SB: To me, listening connects to this idea of presence, and the notion of being truly physically present, but also mentally present. It’s kind of this notion of “headspace,” of taking the time to engage with something. Your work is so multilayered, and really requires that kind of engagement. And so I was wondering if that’s part of your intent with the work, is to get people to really slow down, pay more attention, listen, think, and actually, in so many ways, deal with the raw or difficult subject matter that’s underlying it.
KB: I mean, at its core, I feel like that’s what I’m trying to do. Just as a person in the world. So I think—
SB: Beyond being an artist.
KB: Exactly. So then, I think the exchange between the work and an audience or a visitor grows, and gains from that time spent. We don’t necessarily always have that. So I always try to build in this understanding that…. I love the word “accumulation,” because I just think so much about [how] your experience with something doesn’t necessarily have to be complete. You don’t have to fully understand what it is that you are dealing with. It takes time. It takes a revisitation. And that is okay, because that speaks very specifically to a process of learning and a process of understanding, and that the growth and evolution of something is a long path. I feel like the work is so much about that, because there’s just too much packed in. There’s too much there.
SB: Yeah. I mean, I’m thinking immediately right now of your work “Strange Fruit (Pair 1)” (2015). Which is this assemblage, or you could call it an “accumulation,” I guess, of speakers and sneakers that are dangling from this rope on the ceiling. It combines both this physical and sonic element. There’s so much metaphor embedded within it. I’ve seen it in two different galleries, and both times had a different experience engaging with the work. At the same time, it’s very direct. It’s not so subtle, but it doesn’t hit people over the head. There’s this sort of fine line that you find. I was wondering if you could speak to that, and more generally, how you think about creating a narrative out of this material, and the sound, and the objects?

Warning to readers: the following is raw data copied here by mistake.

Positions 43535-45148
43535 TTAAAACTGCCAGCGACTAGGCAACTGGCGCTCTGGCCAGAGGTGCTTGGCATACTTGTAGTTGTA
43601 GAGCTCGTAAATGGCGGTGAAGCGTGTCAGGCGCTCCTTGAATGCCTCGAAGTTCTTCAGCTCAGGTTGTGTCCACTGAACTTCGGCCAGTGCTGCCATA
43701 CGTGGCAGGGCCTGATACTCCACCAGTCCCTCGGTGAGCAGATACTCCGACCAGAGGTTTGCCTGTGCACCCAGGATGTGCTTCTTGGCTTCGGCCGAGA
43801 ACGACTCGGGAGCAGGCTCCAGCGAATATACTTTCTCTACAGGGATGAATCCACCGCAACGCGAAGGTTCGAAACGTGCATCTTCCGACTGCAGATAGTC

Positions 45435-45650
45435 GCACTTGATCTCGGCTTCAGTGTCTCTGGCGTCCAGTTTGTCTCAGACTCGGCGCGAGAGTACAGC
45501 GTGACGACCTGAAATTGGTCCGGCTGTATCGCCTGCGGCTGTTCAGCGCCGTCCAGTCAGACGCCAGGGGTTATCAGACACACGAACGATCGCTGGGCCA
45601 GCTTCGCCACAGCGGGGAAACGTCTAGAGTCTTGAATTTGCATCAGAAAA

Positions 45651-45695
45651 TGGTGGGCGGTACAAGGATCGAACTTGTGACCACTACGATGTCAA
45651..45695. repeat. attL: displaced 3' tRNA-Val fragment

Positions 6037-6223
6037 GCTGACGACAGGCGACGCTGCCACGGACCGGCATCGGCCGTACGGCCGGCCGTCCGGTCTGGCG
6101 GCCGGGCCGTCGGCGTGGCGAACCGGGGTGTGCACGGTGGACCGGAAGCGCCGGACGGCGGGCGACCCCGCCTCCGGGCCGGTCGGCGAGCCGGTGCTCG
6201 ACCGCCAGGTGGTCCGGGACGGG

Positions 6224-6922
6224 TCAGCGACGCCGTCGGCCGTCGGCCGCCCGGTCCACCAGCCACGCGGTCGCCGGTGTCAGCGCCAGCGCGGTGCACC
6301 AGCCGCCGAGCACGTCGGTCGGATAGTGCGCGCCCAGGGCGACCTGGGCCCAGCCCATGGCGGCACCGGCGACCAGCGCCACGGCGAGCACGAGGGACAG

KB: We were talking [earlier] about going through this past year in the pandemic, and still trying to experience, and still trying to recognize, nuance and subtlety when things are very hectic and scary in a lot of ways. Because I think that nuance gives you an understanding of an edge. It gives you the texture, the quality of an edge. It allows you to really assess what your relationship is to it, and maybe the feasibility of being able to manage it. So the nuance of something, I think it doesn’t happen if we’re using blunt objects to communicate something. Even when, I think, with that work, it’s extremely blunt in a lot of ways. It’s like very much—